The Ultimate Guide To Parking And Backing Up Your RV Safely

Posted on 7/4/2016 12:00:00 AM

There's nothing quite like the RV lifestyle but making sure you can park and safely back up your RV is a must.

Traveling by RV offers more independence and a greater sense of community than simply hopping on a plane or hotel-hopping in a car. If you can't settle on a single destination, the open road is yours to explore. However, don’t forget about the responsibility of driving your RV safely and sharing the road with others. It's not the same as driving a car, truck, or even a large SUV, especially when it comes to backing up and parking. 

RVs may seem easy to drive, especially if you expect pleasant weather and paved roads. However, even if you have a lightweight RV that doesn't have a trailer or require any special licenses, it's important to have driving skills and safe equipment before you get behind the wheel of such a powerful machine. RVs can do serious damage to other vehicles, pedestrians, and property, so be sure to practice your backing up and parking skills before taking your favorite retreat on the road.

Fortunately, there are five key tips that will come in handy as you navigate your vehicle on your next adventure.

Tip #1: Use Your Mirrors

You don't have the benefit of a long rear-view mirror – or a rear windshield to point it toward, for that matter – but you do still have two side mirrors. These important mirrors prevent potential blind spots and give you more visibility as you back up. You can also point them to cover areas that a backup camera or backward glance cannot. Make sure your side mirrors are angled to show the sides and rear bumper of your RV, or your trailer and any vehicle you're towing behind you.

Tip #2: Install a Back-Up Camera

Rear-view camera technology is so effective at preventing rear collisions that the National Highway Traffic Safety Administration (NHTSA) will require it in all new personal vehicles by 2018. RVs aren't affected by this new rule and don't often come with cameras, but they also have larger blind spots and more powerful engines than most personal vehicles.

It’s a wise choice to explore aftermarket RV backup cameras and install one to bridge your blind spot. Just make sure you choose the right backup camera for your RV, and don't rely on the screen alone to see obstacles behind you.

Tip #3: Use a Spotter

Your side mirrors and backup camera can only provide so much visibility of the road beside and behind you. Because your RV is a big, bulky machine that blocks a lot of your view from the driver's seat, it's important to have at least one volunteer who can guide you.

They can help protect your air conditioner and other valuable equipment that sticks out, while saving you from striking or rolling over anyone or anything. Make sure both of you know proper RV hand signals, including the signals for "stop" and "turn the wheel this way." Click here for the list of hand signals you can memorize.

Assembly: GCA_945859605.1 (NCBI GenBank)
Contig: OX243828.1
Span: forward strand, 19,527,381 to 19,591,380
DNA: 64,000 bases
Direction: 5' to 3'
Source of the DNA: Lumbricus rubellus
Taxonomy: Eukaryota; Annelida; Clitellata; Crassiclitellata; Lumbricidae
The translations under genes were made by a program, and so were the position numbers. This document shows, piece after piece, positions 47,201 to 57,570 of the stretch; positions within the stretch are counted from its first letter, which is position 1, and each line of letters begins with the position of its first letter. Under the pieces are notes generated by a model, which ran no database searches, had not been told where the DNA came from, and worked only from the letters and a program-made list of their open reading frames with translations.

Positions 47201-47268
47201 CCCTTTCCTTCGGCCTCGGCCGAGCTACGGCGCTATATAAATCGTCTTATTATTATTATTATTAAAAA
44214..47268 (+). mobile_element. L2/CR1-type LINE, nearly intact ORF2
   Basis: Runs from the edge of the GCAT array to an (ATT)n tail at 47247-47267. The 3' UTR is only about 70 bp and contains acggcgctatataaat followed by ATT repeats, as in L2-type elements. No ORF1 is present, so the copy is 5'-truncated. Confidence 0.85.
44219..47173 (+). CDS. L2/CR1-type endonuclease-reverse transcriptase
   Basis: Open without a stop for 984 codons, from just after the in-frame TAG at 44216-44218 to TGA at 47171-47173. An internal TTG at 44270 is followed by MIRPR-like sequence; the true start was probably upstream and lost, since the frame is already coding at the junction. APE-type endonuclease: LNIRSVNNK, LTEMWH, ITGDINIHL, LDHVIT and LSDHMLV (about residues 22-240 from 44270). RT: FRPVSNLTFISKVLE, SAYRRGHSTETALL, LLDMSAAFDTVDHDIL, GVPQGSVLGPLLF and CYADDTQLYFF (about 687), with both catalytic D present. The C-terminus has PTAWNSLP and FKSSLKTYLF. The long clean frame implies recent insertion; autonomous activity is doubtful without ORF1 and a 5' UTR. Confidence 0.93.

Be sure to keep your spotter visible in a mirror and stop the moment you lose sight of them.

Tip #4: Level Your RV

If you're staying put, you'll need to level and stabilize your RV to make sure it doesn't sway in the wind and jostle your contents. Some RVs come with automatic leveling systems, so if you have this feature, make sure you keep the equipment well-maintained and learn exactly how to use it. If you don't have a leveling system, you'll need interlocking RV leveling blocks (or a stack of wooden boards) and a bubble level.

After you park the RV, use your bubble level to test the floor and any slide-outs, both from front to back and side to side. Next mark lines in front or back of each tire on the sides that need to be leveled, and pull your RV up to clear the lines. You'll use your blocks or boards to build ramps between these lines. Then pull your RV back into its original position, making sure the tires don't hang over the boards at all, and use the bubble level again. Repeat if the floors still aren't level.

Tip #5: Stabilize Your RV

After the floors are level, set the transmission to park, apply the parking brake, and get out the stabilizing jacks. Stabilizing your RV will prevent rocking as you move around inside it, and it's even easier than leveling it.

You just have to follow the manufacturer's instructions to lower and crank the jacks into place. Boards beneath each foot might provide helpful traction on sandy and unpaved campsites, and your bubble level will come in handy again as you make sure the RV is still level.

Master The Art of Parking and Backing Up Your RV

RV owners can benefit from having peace of mind during their adventures on the road. However, backup cameras and other safety technology is only effective if you know how to use it and stay aware of your surroundings.

Remember these five tips as you get to know your RV inside and out, including the safest ways to back it up and park it. The more confident you are about driving your RV safely, the more fun you will have traveling across the country in your home on wheels.

Chris Triplett is the president and founder of Camera Source, an online retailer of quality automotive, agriculture, commercial and RV camera systems that innovates new products that adapt to an ever changing OEM market.

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